Campus LifeNews

ECHA and Tory Building experience floods, classes relocated

Extreme cold weather caused pipes to burst, resulting in flooding, director of facility services says.

On January 14, the University of Alberta released a statement under Emergency Information and Procedures that the Edmonton Clinic Health Academy (ECHA) and Tory Building experienced “weather-related incidents.” 

In total, 20 classrooms experienced damage and the university relocated 114 classes. The university notified impacted students through email and BearTracks.

According to John Benson, a director of facility services, cold weather caused pipes to burst, which caused floods in ECHA and Tory Building. Benson said the flooding was not preventable, but a byproduct of the extreme cold.

“When cold of that magnitude infiltrates and a line freezes, unfortunately it travels along the line. At some point it has to give. It’s just physics and science.”

With a few exceptions, Benson thinks that the majority of damage from the flood will be resolved quickly. 

“I’d say 90 to 95 per cent [can be] resolved quite quickly. In fact, some spaces have already been turned back.”

With his 20 years experience on campus, Benson said the concurrent accidents are “unprecedented.” According to Benson, many different teams are working together to fix the damage and find alternative classroom spaces.

“The collective effort of our trades, operations, maintenance, custodial, and utilities teams has been phenomenal. I have the highest degree of respect for the effort that everyone’s put forward to pull together through some very extreme circumstances.”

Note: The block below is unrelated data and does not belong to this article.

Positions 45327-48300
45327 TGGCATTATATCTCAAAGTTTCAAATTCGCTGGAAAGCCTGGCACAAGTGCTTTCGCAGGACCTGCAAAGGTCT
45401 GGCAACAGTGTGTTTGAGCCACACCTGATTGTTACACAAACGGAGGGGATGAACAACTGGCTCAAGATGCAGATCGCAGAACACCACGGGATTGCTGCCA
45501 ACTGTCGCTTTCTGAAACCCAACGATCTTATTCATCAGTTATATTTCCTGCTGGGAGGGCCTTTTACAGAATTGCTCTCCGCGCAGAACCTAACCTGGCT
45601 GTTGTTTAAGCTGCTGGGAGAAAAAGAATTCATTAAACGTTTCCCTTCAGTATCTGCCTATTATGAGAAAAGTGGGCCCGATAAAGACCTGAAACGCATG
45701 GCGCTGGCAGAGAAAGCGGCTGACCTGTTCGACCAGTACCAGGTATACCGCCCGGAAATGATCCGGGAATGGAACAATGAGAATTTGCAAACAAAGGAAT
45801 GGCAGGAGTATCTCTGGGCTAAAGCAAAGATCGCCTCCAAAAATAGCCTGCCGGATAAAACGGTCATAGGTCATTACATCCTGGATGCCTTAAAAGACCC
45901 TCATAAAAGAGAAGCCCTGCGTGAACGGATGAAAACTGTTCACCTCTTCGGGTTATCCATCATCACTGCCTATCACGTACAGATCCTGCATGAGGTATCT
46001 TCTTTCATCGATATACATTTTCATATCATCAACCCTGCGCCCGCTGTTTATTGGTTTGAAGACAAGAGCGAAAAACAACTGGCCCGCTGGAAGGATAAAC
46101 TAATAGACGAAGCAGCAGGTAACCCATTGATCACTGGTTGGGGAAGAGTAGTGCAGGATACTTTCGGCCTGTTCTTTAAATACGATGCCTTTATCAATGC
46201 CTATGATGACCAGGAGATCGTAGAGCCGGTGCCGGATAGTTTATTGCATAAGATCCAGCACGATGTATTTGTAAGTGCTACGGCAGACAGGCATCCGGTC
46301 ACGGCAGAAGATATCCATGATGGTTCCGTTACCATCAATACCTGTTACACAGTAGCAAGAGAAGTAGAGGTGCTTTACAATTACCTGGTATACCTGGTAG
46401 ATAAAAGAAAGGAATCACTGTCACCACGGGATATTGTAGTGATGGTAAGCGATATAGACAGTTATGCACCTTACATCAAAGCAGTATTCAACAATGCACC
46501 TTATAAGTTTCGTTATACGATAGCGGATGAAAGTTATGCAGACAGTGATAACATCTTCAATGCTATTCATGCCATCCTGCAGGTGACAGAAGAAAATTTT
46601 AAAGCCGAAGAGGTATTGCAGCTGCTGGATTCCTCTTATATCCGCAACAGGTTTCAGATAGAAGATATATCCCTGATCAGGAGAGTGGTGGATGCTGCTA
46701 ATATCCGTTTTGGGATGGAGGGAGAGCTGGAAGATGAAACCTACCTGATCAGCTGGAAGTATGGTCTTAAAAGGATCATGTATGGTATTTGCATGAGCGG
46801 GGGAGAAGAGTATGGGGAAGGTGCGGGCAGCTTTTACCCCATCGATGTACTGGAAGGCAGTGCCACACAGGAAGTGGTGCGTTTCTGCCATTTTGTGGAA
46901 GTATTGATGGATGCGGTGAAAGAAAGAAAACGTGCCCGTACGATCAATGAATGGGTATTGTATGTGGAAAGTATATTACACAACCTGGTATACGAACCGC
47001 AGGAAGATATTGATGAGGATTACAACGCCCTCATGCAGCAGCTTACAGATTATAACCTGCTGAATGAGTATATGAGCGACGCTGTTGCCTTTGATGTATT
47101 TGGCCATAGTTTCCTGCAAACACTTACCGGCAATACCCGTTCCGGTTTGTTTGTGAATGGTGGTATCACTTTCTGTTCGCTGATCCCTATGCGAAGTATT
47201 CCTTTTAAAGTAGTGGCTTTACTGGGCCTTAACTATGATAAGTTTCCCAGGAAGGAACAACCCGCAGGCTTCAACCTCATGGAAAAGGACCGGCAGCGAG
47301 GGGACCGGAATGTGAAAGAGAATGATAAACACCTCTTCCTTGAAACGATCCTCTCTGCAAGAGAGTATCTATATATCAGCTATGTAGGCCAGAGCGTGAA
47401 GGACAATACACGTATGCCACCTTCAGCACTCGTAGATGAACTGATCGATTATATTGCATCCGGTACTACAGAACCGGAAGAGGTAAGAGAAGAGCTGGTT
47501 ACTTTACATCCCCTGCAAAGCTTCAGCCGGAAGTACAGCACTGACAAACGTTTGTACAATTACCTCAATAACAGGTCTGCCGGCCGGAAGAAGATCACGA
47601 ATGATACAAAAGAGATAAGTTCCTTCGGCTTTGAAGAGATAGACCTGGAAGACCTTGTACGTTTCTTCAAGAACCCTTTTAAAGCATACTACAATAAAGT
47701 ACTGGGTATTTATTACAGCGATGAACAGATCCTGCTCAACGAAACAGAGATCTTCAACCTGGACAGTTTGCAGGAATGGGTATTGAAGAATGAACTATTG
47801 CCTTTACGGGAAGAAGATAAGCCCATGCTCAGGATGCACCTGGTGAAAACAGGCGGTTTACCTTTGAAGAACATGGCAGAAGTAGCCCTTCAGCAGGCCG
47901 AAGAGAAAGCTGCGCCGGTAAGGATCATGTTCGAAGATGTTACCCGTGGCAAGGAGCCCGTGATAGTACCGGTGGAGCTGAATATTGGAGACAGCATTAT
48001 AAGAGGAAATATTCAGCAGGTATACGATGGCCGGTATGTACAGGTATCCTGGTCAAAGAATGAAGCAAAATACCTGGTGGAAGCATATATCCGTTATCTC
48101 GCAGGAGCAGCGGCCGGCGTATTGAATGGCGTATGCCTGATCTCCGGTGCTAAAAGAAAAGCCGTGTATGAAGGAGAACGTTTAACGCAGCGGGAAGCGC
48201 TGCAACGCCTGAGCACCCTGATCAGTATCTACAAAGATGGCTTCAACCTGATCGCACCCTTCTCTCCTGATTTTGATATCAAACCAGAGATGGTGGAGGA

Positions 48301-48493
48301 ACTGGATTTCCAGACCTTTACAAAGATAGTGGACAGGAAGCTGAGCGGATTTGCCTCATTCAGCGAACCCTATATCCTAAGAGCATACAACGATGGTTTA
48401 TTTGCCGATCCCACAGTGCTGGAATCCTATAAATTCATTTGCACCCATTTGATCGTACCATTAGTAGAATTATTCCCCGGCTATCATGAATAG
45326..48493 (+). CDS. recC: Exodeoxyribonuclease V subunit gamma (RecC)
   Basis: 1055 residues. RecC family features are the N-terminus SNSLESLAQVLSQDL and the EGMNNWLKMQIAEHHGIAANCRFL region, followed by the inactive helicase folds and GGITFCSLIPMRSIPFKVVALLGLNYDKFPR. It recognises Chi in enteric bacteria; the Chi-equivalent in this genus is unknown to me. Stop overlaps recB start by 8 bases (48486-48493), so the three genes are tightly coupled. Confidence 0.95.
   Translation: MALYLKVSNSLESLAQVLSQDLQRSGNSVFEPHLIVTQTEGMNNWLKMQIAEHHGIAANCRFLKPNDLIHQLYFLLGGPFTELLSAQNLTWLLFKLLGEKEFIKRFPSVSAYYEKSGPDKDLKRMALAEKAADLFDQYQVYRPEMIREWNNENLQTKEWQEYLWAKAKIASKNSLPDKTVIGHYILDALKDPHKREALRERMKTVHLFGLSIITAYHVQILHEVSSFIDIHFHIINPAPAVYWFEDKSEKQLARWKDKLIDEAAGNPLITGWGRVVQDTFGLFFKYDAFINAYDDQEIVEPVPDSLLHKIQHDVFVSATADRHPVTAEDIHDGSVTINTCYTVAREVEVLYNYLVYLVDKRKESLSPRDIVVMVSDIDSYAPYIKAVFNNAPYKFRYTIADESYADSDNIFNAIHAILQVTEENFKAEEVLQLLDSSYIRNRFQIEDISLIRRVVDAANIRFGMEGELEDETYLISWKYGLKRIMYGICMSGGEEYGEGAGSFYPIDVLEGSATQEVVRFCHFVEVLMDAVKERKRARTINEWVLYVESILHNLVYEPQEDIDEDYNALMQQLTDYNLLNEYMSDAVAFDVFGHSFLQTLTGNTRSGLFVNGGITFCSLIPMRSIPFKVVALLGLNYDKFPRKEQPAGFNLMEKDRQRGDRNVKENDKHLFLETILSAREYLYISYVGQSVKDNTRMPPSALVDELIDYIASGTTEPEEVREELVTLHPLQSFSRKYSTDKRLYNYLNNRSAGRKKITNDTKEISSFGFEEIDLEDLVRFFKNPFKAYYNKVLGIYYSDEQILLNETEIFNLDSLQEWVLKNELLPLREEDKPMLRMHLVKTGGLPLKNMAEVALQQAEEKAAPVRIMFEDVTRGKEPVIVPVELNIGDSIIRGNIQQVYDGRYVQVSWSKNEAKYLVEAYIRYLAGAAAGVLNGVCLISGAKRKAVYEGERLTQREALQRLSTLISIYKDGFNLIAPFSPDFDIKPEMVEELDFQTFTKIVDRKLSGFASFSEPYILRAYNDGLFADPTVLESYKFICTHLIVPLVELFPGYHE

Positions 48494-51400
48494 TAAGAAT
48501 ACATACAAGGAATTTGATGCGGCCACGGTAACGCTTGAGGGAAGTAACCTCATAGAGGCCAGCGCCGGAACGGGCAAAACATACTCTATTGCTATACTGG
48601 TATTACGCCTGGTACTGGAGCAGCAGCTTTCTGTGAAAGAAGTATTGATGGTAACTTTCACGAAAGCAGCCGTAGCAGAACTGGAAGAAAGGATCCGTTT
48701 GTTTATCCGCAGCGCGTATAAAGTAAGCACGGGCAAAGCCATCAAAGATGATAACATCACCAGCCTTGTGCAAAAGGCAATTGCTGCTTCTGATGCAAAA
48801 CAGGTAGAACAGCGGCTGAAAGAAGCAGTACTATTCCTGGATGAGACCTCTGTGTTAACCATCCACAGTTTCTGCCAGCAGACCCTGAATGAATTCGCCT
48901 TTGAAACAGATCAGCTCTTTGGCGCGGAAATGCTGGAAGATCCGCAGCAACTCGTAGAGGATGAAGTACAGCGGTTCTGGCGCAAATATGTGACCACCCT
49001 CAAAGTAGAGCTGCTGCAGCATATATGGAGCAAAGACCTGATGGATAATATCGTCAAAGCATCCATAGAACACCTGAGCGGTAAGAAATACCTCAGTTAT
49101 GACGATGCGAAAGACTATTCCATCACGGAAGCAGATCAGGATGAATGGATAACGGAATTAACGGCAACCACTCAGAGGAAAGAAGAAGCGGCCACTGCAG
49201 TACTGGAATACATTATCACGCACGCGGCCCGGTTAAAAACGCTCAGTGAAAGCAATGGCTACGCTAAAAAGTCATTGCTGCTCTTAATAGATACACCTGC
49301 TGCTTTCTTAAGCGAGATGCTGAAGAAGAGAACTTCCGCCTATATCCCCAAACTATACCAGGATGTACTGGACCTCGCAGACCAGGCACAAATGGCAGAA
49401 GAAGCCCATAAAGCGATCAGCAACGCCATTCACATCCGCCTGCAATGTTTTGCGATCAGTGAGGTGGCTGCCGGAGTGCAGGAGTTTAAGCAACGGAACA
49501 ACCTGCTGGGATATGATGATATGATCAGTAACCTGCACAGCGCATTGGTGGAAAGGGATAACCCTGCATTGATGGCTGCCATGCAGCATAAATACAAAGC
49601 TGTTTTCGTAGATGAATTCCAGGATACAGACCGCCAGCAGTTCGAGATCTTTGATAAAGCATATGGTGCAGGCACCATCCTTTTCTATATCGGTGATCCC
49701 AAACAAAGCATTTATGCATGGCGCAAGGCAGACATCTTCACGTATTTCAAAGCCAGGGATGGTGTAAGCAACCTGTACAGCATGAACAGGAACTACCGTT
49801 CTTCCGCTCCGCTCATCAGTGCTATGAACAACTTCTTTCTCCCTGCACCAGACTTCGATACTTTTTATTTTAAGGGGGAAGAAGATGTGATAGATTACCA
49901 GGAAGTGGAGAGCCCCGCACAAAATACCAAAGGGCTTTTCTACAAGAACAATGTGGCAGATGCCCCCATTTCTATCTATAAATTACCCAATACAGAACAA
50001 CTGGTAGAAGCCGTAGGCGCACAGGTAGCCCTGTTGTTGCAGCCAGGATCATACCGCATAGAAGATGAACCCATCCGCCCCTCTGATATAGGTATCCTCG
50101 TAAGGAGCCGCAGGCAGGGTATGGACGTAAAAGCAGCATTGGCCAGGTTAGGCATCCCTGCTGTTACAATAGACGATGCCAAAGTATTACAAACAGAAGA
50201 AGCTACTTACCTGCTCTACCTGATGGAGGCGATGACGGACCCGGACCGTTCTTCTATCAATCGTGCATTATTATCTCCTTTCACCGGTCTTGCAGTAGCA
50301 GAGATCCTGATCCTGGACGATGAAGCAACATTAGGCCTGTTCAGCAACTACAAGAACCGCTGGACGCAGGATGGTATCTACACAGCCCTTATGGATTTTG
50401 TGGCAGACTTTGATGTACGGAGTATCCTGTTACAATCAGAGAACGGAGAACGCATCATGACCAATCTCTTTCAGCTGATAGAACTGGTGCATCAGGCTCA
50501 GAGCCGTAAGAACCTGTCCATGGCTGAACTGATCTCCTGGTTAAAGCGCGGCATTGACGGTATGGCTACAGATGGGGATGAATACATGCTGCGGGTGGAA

“We want as little disruption for the students in their classes as possible,” UASU vice-president (student life) says

Michael Griffiths, U of A Students’ Union (UASU) vice-president (student life), said the UASU’s biggest concern is making sure students have consistency. Griffiths mentioned that several classes have moved online temporarily due to the floods. As well, due to the floods and the Humanities Centre fire, many classes have had to move buildings entirely. 

“We’re already noticing the university is quite constrained recently with their buildings and infrastructure. The floods, on top of the Humanities closure, is really squeezing what they can offer in terms of classroom delivery,” Griffiths said.

The UASU is working with and pressuring the university to quickly find alternative classrooms, Griffiths said.

“We want as little disruption for the students in their classes as possible.”

Despite unforeseeable accidents, Griffiths said it is still the university’s responsibility to provide students with a seamless academic experience. 

“This should not be a yearly or a monthly thing, that we are experiencing these disruptions. The university needs to find ways to just ensure stability for students.”

UASU advocating to provincial government regarding deferred maintenance, Griffiths says

Additionally, Griffiths said the provincial government has a partial responsibility to fund the university so they can deliver services adequately. According to Griffiths, part of the UASU’s advocacy to the provincial government has been about their concerns with deferred maintenance.

When the UASU reached out to the university for the cause of the floods, they were told it was a combination of the extreme weather, gradual deferred maintenance liability, and older infrastructure.

These recent events have also changed the conversations the UASU has with the university, Griffiths said. According to Griffiths, the UASU needs to make an intentional effort to “check in with [the university] on how facilities are doing and concerns that they have.”

Dylana Twittey

Dylana Twittey is the 2023-24 News Editor. She is a second-year student studying history. In her free time, she enjoys watching 90s Law and Order, cooking, and rereading her favourite books for the fifth time.

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